Two glasses of bourbon
Aging Bourbon For Too Long Has An Opposite Effect Than You’d Expect
Some of the priciest bourbons are decades old, but the professionals know it's not as simple as that. In fact, letting bourbon age for too long may actually harm its flavor.
Newly distilled whiskey, called "white dog," is refined through at least two years of aging in charred oak barrels. In time, it gets a smoky flavor, but there is a limit.
When bourbon ages for over 15 years, the wood influence can make it taste bitter, ashy, and sour. It can even dilute its unique flavor and erase its signature notes and finishes.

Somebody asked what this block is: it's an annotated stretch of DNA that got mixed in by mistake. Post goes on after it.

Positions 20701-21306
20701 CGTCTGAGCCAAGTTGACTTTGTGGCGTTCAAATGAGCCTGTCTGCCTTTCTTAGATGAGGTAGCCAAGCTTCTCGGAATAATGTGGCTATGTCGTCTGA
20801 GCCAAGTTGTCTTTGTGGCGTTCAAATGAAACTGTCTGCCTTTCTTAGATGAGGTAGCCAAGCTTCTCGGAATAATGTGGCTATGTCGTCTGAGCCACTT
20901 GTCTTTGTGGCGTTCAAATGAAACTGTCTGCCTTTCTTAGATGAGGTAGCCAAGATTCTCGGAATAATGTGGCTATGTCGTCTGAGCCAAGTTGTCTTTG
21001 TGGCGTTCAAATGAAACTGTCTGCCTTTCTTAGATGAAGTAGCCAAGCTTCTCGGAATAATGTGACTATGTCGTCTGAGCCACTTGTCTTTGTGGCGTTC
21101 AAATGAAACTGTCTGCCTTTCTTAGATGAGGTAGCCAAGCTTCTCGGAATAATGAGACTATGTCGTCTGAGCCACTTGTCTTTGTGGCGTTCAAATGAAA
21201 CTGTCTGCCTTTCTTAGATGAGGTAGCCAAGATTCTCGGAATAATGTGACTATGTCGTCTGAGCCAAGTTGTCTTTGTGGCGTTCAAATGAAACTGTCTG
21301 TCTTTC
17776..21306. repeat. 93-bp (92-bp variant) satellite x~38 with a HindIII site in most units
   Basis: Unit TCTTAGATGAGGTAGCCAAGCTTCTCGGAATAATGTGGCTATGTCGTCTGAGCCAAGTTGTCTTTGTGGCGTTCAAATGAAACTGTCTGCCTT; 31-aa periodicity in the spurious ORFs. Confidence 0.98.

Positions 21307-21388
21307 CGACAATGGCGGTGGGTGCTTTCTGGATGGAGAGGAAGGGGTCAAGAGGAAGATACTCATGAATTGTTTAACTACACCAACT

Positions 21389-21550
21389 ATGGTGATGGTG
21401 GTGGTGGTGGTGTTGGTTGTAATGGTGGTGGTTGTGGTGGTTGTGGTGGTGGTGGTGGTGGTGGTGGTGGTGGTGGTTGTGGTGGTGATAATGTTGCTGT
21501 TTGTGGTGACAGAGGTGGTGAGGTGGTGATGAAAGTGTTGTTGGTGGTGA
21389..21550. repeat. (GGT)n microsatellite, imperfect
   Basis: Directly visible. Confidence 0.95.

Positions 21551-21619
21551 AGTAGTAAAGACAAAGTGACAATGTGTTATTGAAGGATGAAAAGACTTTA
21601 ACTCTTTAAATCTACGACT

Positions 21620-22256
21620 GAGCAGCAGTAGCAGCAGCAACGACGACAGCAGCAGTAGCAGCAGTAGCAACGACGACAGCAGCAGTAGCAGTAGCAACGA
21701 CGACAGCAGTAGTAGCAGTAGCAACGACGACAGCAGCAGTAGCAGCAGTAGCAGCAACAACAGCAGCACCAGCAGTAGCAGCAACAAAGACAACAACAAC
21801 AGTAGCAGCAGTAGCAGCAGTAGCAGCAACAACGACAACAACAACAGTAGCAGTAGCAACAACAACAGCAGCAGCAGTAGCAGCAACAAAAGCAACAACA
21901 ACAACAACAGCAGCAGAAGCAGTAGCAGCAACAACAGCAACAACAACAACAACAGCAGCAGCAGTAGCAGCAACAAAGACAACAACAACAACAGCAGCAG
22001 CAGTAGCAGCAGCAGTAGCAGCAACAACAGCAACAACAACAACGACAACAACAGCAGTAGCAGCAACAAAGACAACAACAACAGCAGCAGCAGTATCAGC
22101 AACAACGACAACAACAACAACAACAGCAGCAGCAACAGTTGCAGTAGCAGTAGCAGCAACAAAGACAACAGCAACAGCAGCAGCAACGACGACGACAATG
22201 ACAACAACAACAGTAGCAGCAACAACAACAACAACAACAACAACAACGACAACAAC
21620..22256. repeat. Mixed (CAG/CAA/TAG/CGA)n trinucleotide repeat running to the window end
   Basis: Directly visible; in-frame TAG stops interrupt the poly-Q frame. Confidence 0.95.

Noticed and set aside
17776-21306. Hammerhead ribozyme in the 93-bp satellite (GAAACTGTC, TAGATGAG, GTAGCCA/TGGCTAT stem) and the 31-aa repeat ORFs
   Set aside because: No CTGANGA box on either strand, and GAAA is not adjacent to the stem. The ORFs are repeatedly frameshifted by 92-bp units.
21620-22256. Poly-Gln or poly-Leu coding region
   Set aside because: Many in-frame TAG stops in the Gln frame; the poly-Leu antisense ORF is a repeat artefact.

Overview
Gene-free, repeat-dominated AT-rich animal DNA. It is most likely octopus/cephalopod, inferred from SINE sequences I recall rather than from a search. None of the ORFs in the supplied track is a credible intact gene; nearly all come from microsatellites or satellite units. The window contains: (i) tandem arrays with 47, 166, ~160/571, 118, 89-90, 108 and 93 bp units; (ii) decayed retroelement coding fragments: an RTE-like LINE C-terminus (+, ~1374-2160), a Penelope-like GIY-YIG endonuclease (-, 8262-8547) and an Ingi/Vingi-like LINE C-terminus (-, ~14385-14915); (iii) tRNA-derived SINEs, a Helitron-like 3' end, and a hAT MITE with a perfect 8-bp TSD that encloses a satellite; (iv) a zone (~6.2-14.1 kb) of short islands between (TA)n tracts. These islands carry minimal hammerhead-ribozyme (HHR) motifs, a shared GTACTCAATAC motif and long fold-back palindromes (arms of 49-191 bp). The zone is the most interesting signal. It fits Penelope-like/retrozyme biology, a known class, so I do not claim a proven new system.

To prevent this, distillers maintain strict maturing programs where they sample each barrel twice a year. Once the bourbon has reached the perfect age, it's removed to halt aging.
When a barrel has aged just right, the bourbon within is siphoned out and transferred into stainless steel barrels. These barrels won’t interact with the bourbon.